Exhortations and promises. (1-2) Judah exhorted to repentance. (3-4) Judgements denounced. (5-18) The approaching ruin of Judah. (19-31)
Verses 1-2 The first two verses should be read with the last chapter. Sin must be put away out of the heart, else it is not put away out of God's sight, for the heart is open before him.
Verses 3-4 An unhumbled heart is like ground untilled. It is ground which may be improved; it is our ground let out to us; but it is fallow; it is over-grown with thorns and weeds, the natural product of the corrupt heart. Let us entreat the Lord to create in us a clean heart, and to renew a right spirit within us; for except a man be born again, he cannot enter into the kingdom of heaven.
Verses 5-18 The fierce conqueror of the neighbouring nations was to make Judah desolate. The prophet was afflicted to see the people lulled into security by false prophets. The approach of the enemy is described. Some attention was paid in Jerusalem to outward reformation; but it was necessary that their hearts should be washed, in the exercise of true repentance and faith, from the love and pollution of sin. When lesser calamities do not rouse sinners and reform nations, sentence will be given against them. The Lord's voice declares that misery is approaching, especially against wicked professors of the gospel; when it overtakes them, it will be plainly seen that the fruit of wickedness is bitter, and the end is fatal.
Verses 19-31 The prophet had no pleasure in delivering messages of wrath. He is shown in a vision the whole land in confusion. Compared with what it was, every thing is out of order; but the ruin of the Jewish nation would not be final. Every end of our comforts is not a full end. Though the Lord may correct his people very severely, yet he will not cast them off. Ornaments and false colouring would be of no avail. No outward privileges or profession, no contrivances would prevent destruction. How wretched the state of those who are like foolish children in the concerns of their souls! Whatever we are ignorant of, may the Lord make of good understanding in the ways of godliness. As sin will find out the sinner, so sorrow will, sooner or later, find out the secure.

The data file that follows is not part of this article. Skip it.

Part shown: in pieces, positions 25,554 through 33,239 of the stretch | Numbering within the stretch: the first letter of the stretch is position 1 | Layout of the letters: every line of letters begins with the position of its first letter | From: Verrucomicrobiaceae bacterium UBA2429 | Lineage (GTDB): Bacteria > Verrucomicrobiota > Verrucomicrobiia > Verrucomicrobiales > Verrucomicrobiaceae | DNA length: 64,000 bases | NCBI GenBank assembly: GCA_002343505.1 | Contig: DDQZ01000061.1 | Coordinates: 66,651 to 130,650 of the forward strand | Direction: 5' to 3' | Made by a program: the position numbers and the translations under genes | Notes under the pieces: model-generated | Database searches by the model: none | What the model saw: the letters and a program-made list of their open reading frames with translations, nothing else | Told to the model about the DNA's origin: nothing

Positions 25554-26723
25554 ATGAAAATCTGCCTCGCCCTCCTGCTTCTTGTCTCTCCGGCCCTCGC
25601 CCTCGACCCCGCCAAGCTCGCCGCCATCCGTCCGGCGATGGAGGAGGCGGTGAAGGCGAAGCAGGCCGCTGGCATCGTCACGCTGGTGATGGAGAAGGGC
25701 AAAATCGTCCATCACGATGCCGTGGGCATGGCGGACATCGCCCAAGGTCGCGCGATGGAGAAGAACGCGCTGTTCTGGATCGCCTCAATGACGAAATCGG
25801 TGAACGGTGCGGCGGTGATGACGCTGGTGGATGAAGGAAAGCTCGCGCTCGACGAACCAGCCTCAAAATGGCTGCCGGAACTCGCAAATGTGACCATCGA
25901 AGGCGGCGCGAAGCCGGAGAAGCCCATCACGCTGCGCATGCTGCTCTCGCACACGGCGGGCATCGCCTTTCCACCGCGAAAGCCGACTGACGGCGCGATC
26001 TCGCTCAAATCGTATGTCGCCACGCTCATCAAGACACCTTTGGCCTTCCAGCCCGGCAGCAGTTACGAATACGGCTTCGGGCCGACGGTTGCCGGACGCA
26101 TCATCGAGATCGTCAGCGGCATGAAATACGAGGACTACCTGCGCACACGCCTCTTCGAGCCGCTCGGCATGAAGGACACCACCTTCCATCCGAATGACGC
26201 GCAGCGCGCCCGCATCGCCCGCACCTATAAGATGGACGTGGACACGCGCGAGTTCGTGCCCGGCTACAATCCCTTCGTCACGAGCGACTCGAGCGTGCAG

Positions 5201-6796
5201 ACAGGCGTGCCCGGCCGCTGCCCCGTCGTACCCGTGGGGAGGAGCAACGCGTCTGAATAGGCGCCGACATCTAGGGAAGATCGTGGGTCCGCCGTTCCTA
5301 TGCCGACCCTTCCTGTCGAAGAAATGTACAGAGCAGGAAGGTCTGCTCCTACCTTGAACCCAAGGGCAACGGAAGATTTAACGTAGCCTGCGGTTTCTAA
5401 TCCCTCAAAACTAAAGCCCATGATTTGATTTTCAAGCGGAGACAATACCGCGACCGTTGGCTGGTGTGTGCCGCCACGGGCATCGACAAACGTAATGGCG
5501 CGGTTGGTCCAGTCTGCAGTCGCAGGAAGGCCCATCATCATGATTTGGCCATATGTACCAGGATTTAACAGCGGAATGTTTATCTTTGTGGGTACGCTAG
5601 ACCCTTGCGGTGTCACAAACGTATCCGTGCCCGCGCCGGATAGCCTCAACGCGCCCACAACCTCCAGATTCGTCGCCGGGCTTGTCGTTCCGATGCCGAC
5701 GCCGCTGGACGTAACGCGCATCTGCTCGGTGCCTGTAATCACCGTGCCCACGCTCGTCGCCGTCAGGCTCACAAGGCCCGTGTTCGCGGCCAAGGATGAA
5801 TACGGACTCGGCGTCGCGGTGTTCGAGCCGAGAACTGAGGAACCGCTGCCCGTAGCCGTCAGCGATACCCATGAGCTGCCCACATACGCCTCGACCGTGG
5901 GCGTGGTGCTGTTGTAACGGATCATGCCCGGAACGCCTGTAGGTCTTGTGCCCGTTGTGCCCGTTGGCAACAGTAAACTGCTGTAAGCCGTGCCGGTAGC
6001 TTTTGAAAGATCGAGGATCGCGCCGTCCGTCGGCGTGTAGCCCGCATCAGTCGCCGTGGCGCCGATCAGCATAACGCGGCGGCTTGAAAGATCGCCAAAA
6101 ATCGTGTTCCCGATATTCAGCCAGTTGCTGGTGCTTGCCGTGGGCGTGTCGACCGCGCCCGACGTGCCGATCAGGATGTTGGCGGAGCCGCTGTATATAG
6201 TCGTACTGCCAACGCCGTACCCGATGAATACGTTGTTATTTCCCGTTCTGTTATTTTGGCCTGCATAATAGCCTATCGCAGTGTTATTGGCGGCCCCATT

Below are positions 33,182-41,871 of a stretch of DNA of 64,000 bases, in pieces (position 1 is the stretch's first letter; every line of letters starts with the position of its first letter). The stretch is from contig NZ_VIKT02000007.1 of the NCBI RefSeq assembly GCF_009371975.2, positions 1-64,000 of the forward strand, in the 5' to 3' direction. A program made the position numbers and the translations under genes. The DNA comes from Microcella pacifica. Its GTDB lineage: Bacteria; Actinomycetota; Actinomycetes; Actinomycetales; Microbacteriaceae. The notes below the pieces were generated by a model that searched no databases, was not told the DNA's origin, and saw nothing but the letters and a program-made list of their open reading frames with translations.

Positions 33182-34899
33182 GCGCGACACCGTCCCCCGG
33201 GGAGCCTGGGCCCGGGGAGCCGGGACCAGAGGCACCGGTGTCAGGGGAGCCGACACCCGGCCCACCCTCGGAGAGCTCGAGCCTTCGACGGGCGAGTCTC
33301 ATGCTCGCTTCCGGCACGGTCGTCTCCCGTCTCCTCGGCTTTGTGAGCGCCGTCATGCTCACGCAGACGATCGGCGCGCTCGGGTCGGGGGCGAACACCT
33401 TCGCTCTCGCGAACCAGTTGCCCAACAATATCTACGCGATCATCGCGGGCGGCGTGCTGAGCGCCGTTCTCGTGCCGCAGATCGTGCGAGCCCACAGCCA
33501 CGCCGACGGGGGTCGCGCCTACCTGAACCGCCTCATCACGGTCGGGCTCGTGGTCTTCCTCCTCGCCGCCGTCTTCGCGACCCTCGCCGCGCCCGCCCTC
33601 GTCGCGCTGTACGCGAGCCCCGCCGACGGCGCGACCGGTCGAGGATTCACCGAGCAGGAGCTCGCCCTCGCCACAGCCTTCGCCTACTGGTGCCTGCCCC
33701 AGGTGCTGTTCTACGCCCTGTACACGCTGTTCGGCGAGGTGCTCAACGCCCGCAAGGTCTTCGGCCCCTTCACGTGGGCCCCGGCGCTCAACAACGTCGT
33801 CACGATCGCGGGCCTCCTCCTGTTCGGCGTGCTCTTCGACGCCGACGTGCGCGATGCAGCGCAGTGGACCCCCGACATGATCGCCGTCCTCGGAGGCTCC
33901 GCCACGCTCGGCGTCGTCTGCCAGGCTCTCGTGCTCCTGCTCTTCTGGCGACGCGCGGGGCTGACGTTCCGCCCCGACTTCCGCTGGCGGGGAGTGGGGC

This chapter begins with several exhortations to repentance; first to Israel, or the ten tribes, to return to the Lord with their whole hearts, and put away their abominations, and serve him in sincerity and uprightness of soul; with promises of rest and safety to themselves; and that it would have a happy influence on the Gentiles, and issue in their conversion; who would hereupon bless themselves in the Lord, and glory in him, Jer 4:1,2, and next to the inhabitants of Judah and Jerusalem, to show a concern for renewing and sanctifying grace, signified by various metaphors, lest they should be consumed with the fire of divine wrath, Jer 4:3,4 and then the destruction of that land and city is foretold and described, partly by what was introductory to it, and the proclamation of it, signified by blowing the trumpet, and setting up the standard, Jer 4:5,6,15,19,20, by an account of the destroyers, their cruelty, swiftness, and diligence, Jer 4:7,13,16,17, and of the destruction itself, compared to a violent wind, Jer 4:11,12, by the effect it should have upon the inhabitants of all sorts, high and low, Jer 4:8,9, and had upon the prophet himself, Jer 4:10,19,21, and by the cause and ground of it, the sins of the people, which they are called upon to repent of, Jer 4:14,17,18,22 and by a vision the prophet had of the dreadful desolation of the land, Jer 4:23-29 and by the vain and false hopes the people would have of their recovery, and the great anxiety and distress they would be in, Jer 4:30,31.